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this to tell;—that I made the rest of my
journey in all speed and safety, and
was soon in London streets, with London
flashing by, driving on to my own home,
where Little Constancy was sitting up
nearly restored, waiting with certain hope
and confidence for my return upon her


EARLY one morning, in the Eastern seas,
when I was a youngster, we sighted a shoal
of whales, at some little distance. Instantly
the boats were lowered; and, as usual, an
animating chace commenced. I was in the
mate's boat. After a half-hour's pull, the
mate contrived to strike one of the whales,
and make us fast. But the huge monster
no sooner felt the barbed iron in his back,
than off he went at a speed of not less
than twenty miles an hour, dragging the
boat after him. In a very short time we
all but lost sight of our ship, and of the
other boats that had accompanied us;
the former appearing on the distant horizon
like a fluttering bird on the wing,
while the latter, if seen at all, were only
discernible by a knowledge of their last
position. It was no unusual thing to be
separated for many miles from our ship;
but, in the present case, several circumstances
caused the occurrence to be anything but
desirable. It was intensely hot; and the sun's
burning rays shone fiercely upon us, producing,
with the feverish excitement of the chace,
a degree of thirst which could not be easily
quenched, if a short allowance of water had
to be our fate for even a limited period.
Moreover, we were in a latitude where
the fierce wind as suddenly arises as it as
suddenly subsides into an intolerable calm.
Consequently, to be far away from the ship,
and, at the same time, some hundred leagues
distant from land, was no agreeable position;
and so we began to think, after vainly
endeavouring, during another half-hour, to
lance our determined foe. At length the
mate decided upon hoisting a whiff (which
is a flag tied up lengthways, in a long strip)
at the boat's stern, as a signal to the other
boats, trusting that they might, in the pursuit
which we knew they would maintain, soon
get sight of us; particularly as we observed
that the whale to which we were fast was
taking a circuitous direction.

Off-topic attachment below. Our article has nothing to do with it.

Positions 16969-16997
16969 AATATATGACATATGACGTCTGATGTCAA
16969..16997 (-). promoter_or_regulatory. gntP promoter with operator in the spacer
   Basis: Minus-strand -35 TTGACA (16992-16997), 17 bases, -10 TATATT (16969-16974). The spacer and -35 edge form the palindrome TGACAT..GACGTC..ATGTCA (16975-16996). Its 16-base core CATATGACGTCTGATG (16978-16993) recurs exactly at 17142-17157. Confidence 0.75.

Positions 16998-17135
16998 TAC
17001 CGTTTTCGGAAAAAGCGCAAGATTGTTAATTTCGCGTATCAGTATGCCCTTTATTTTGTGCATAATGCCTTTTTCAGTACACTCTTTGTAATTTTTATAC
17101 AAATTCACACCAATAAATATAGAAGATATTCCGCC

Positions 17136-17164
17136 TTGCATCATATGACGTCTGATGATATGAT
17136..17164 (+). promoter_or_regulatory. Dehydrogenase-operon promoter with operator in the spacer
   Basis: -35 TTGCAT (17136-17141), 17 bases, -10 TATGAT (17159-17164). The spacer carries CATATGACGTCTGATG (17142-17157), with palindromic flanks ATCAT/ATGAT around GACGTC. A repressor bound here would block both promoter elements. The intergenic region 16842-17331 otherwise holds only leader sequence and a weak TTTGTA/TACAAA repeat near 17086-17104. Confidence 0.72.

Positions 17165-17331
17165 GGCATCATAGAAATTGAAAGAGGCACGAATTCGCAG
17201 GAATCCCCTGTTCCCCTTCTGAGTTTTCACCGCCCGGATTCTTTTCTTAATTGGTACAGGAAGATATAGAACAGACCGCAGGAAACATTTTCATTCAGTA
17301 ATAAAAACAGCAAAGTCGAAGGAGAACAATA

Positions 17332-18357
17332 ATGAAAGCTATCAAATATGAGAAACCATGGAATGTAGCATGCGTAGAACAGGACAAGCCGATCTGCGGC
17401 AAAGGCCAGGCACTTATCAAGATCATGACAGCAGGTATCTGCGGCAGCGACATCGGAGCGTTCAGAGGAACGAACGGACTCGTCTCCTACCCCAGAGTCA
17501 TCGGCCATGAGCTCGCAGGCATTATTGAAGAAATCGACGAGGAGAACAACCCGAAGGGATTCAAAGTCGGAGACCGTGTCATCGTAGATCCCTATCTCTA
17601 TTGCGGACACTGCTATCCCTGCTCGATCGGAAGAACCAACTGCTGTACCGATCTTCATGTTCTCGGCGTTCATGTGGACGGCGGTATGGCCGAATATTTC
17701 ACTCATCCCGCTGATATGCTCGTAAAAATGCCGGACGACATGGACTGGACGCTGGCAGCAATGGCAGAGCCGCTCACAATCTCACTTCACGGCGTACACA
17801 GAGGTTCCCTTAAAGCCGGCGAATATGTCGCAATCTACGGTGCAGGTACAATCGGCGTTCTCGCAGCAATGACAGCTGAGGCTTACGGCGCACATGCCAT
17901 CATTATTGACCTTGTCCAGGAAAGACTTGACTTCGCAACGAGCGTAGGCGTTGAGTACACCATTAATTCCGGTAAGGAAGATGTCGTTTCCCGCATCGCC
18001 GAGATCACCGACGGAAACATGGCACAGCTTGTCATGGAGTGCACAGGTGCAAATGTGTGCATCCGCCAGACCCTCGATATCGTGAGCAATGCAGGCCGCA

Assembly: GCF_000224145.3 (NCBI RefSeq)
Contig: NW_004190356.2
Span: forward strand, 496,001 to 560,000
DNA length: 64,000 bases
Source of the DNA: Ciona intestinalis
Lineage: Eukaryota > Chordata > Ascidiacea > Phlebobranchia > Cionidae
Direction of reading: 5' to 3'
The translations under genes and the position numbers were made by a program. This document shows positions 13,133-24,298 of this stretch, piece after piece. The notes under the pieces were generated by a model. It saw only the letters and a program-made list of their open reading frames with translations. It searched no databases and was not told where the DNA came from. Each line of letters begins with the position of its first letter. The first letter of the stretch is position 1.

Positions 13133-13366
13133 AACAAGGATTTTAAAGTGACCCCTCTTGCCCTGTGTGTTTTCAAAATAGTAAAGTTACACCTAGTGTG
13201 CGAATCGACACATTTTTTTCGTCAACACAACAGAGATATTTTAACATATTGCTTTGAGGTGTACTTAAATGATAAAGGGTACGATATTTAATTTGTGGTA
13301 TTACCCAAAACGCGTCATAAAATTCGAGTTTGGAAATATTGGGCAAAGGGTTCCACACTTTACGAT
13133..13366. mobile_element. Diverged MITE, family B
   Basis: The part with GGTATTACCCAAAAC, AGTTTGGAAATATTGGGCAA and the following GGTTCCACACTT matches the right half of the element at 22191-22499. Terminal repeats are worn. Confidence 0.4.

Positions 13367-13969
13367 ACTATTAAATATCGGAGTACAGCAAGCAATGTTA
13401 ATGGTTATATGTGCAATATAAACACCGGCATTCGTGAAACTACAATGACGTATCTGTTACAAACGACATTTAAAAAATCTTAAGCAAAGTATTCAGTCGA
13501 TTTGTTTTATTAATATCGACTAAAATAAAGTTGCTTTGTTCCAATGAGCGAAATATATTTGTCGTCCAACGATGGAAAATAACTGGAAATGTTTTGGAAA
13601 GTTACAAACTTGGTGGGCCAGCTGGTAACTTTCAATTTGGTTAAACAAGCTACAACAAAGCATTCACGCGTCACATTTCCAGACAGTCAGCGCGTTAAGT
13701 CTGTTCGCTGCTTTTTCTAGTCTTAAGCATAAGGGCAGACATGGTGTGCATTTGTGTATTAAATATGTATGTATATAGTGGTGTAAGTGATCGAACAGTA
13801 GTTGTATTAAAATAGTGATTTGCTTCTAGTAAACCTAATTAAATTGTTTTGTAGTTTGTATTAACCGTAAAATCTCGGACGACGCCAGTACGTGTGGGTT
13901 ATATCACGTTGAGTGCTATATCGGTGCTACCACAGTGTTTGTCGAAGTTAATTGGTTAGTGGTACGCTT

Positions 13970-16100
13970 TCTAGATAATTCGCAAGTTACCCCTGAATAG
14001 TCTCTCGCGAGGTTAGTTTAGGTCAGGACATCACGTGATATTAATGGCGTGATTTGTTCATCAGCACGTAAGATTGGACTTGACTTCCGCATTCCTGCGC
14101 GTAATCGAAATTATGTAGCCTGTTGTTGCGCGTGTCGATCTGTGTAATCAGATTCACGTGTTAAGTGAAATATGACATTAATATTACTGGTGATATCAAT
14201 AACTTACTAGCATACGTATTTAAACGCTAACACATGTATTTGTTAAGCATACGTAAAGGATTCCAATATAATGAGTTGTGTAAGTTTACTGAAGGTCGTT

As it was too good a prize to relinquish
without some strenuous effort, we still held
on, and soon had the satisfaction of
perceiving the speed of the whale slacken.
By this time some twenty or thirty whales
were around us, attended by a number
of sharks and others of the finny tribe.
Presently the whole "school" came to a
standstill, and the mate, thinking it a good
opportunity for lancing, gave the order for hauling
the boat close alongside.

"Now, lads," said he, "run her up close,
and let me have a chance at him." But, even
as the words were upon his lips, another
whale that was just a-head of us, and very
close, too, lifted his enormous tail, "That
fellow," said our officer, again, "seems to say,
I'll smash you, my boys, if you venture
to come here;" and, lo! barely had he said
it, when another of the monsters suddenly
rose right under the boat, lifting it slightly,
and making a complete hole in its side and
bottom as he passed instantly away from us
to leeward, apparently not at all sensible of
what he had done. The moment we felt
the boat lift, the cause was understood; and
our oars, which had been apeak, were, with
lightning speed, thrown into an horizontal
position, and lashed with the life-lines. (When
a boat fastens to a whalethat is, strikes
one with the harpoon, and holds on by the
linethe oars are immediately thrown a-peak,
namely, placed at an angle of about thirty
degrees from the horizontal position. The
moment a boat runs alongside the whale, and
touches her, then the oars are placed
horizontally, in readiness for use, or against
danger. By this means, though the boat
instantly filled, we kept her from entirely
sinking,—the oars serving as a raft. Our
position, however, was very far from comfortable,
for we soon found ourselves, seated as
we were on the thwarts, up to our waists
in the water, with several sharks around,
ready to attack us. The whales, also,
remained close to us, and we could not
tell when a second blow from a
companion of the last one might ensure us
complete destruction. Our first movement
was to draw our long knives to
defend ourselves from the rapacious
monsters alongside; who with swift yet silent
motion, glided, now away, now back, eager for
their prey.

Thus we sat, alone upon the ocean, a hot
burning sun glaring on our heads, and the
calm sea, undisturbed by aught save the
movements of the huge monsters around us.
Life and Death were rarely more strongly
presented before us than then. Death stared
us full in the face, and we had ample leisure
to contemplate his aspect. To us, Life
seemed but as a possibility, not a reality:
Death, almost certain. No power of our own
could save us. To remain in our present
position long, would be morally impossible. With
three-fourths of our bodies in the water, and
the other part exposed to the fierce heat of
a tropical sun darting full upon the brain,
fever and insanity must speedily set in. In
vain we cast our eyes towards that quarter
of the horizon, where, as we conceived, we
had left the boats, and, also, where our ship
was last seen. All points of the compass,
and all quarters of the wide world were
alike, with a sun in the zenith, and our
elevation above the surface of the sea not
more than eighteen inches. The boundary

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